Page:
A Tale of Two Content Management Conferences: AIIM/info360 and Gartner PCC
In the past two weeks, I attended AIIM/info360 in the nation’s capital, immediately followed by a west coast enterprise tech party at the Gartner Portals, Content and Collaboration (PCC) Summit in Los Angeles.
Both events cover a broad range of topics and technologies under the ECM software market umbrella. However, the two conferences have historically offered very different perspectives – each focused on opposing ends of the ECM technology spectrum.
The heart of the AIIM community consists of providers, integrators and end-users of ECM technologies that serve as operational and administrative systems of record (e.g. image and data capture, document-centric BPM and records management). The AIIM organization would like to change that. Under the leadership of John Mancini, AIIM is working, in earnest, with a core group of vendors to persuade its broader communities of interest to recognize the impact and embrace the potential of social and mobile technologies like Facebook, Twitter and the iPhone.
Not surprisingly, the AIIM/info360* conference led with an Enterprise 2.0 (E 2.0) theme, particularly the keynote presentations.
In his own keynote address, Mancini argued that the ECM industry has reached an inflection point. He asserted that ECM vendors and solution providers must bridge the gap that exists between conventional ECM as systems of record and the social and mobile technologies that serve as systems of engagement. According to Mancini, while systems of record for supporting standard operating procedures will continue to play a vital role for the foreseeable future, he predicts that social and mobile technologies will, increasingly, be the driving force behind new sources of innovation, value creation and also, unfortunately, organizational risk.
On the other hand, Gartner PCC has always been more about portals, search and collaboration than process-oriented content management. This year’s event didn’t change my opinion in that regard, despite the fact that ECM analyst, Toby Bell, was the conference chair and his ECM colleagues were well represented on the conference agenda.
Echoing John Mancini’s call to action at AIIM/info360, much was made at PCC about the need to bridge the gap between systems of record and social applications, albeit in a much broader sense. The perspective of the Gartner analysts covering social applications extended well beyond the intersection of social computing and process-oriented ECM solutions (or in Gartner’s vernacular, “composite content applications”). Oddly enough, their primary points of reference with respect to systems of record were not ECM solutions, but data-centric enterprise applications like CRM and ERP software.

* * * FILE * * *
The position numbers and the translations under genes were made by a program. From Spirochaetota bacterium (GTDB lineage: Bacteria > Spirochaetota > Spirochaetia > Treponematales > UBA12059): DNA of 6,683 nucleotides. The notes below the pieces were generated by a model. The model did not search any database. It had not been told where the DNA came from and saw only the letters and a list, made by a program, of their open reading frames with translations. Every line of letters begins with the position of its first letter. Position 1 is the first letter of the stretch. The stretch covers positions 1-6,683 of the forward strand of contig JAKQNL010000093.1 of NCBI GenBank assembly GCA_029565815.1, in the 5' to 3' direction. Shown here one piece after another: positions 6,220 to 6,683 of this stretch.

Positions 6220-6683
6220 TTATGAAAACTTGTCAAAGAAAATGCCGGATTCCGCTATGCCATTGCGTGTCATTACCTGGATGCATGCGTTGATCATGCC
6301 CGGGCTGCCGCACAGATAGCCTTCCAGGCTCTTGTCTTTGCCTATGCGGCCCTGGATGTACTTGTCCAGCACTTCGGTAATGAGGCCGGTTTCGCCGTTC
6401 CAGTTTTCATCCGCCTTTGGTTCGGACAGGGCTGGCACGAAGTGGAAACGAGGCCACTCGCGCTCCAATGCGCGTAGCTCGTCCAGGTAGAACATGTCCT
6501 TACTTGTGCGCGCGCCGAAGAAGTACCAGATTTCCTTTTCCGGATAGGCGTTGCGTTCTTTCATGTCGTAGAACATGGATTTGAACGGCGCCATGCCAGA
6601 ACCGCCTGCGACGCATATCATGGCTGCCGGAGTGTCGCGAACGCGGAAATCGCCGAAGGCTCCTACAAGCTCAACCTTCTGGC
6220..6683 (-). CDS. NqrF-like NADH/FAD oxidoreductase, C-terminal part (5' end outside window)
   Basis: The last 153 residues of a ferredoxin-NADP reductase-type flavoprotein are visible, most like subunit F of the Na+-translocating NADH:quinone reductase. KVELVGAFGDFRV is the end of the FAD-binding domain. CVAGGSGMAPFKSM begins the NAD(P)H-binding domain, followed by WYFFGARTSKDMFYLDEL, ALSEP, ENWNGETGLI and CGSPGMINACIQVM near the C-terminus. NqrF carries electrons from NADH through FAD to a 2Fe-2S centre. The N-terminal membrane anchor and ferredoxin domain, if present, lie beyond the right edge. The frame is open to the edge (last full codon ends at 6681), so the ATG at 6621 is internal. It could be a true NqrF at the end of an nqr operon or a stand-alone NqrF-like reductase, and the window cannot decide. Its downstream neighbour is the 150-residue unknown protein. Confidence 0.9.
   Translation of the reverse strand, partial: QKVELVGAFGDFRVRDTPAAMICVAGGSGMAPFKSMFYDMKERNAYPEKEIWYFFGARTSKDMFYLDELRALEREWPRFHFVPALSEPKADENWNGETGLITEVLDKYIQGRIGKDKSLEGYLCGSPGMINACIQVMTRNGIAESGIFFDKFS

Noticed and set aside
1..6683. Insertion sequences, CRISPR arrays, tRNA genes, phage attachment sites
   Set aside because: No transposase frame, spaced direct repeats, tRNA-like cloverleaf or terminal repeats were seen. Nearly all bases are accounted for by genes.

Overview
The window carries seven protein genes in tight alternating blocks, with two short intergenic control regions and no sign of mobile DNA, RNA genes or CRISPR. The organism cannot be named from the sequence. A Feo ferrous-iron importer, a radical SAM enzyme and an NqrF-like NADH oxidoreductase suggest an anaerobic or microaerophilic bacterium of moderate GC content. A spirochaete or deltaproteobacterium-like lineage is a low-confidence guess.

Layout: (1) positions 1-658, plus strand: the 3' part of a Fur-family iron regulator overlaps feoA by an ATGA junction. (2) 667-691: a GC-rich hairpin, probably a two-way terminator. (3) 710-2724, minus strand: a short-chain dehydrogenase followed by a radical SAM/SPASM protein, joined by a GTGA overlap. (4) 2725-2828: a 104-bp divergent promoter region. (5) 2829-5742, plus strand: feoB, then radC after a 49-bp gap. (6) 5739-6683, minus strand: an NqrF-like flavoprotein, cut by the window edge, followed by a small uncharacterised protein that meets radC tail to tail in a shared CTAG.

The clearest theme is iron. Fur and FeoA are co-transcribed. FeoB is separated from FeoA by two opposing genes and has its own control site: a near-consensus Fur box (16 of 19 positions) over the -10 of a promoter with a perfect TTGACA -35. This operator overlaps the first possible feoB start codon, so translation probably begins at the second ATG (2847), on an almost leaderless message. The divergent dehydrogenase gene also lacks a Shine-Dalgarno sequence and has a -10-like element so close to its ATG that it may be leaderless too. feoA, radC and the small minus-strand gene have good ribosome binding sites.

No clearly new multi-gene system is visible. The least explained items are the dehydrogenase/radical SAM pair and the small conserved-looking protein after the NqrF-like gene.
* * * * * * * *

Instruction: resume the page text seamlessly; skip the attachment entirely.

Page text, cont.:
We Need Conferences of Engagement
Speakers at both conferences advocated the need to bridge the worlds of systems of record with systems of social engagement. And yet, it seemed to me, too little of either conference’s agenda allowed for proponents of these two distinct worlds of technology to be on stage together to discuss and debate one another’s perspectives.
To me, case-based applications would have been the perfect set of usage scenarios to discuss how to blend applications for supporting standardized procedures with personal computing tools for performing non-routine, but high-value tasks and interaction with people inside and outside an organization. Outside of EMC promoting their xCP platform, there was very little coverage of case-based applications at either conference.
That’s unfortunate, especially as both Gartner and Forrester Research agree that case management is the next frontier for process-oriented ECM solutions. More importantly, case-based applications aren’t the exclusive domain of ECM vendors. BPM, CRM and specialist case management providers are also laying claim to this space.
At PCC, Toby Bell made one statement during his case management presentation (the lone session on case management) that should make end-users cringe: “At this point, the vendors may have you believe that case management is anything you want it to be.”
If this is indeed a reality, it’s not just bad news for end-users – it hurts us vendors, too! Vague solution positioning means vendors end up sending well-intentioned, but ill-informed sales people into the wrong opportunities. The resulting market confusion makes it harder to earn the trust of prospective buyers, thereby extending our sales cycles and undermining revenue objectives.
Putting Case Management in its Place
The case management discussion I would have loved to have seen at PCC or Info360 will actually take place at the Gartner BPM Summit later this month. That session will feature a debate as to where case management belongs. Is the domain of ECM, BPM or CRM vendors? Fittingly, the debate will feature a BPM analyst (Janelle Hill), an ECM analyst (Toby Bell) and an insurance analyst who covers CRM, BPM and ECM vendors selling claims case management solutions.
If we want the market to understand the value of case management solutions, they need to understand the different ways ECM, BPM and CRM vendors attack the problem. To do that, we shouldn’t discuss the various technologies (social and transactional) and vendor approaches (ECM, BPM or CRM) that form the continuum of case management solutions in isolation.
Here’s an idea: If ECM and other markets are converging around case management, end-users will need forums to help them understand how to find solutions that best fit their needs. That requires discussion, debate and the cross pollination of ideas between people from different IT and business backgrounds.
If a conventional conference won’t do, perhaps someone will find a way to get it done via the social Web.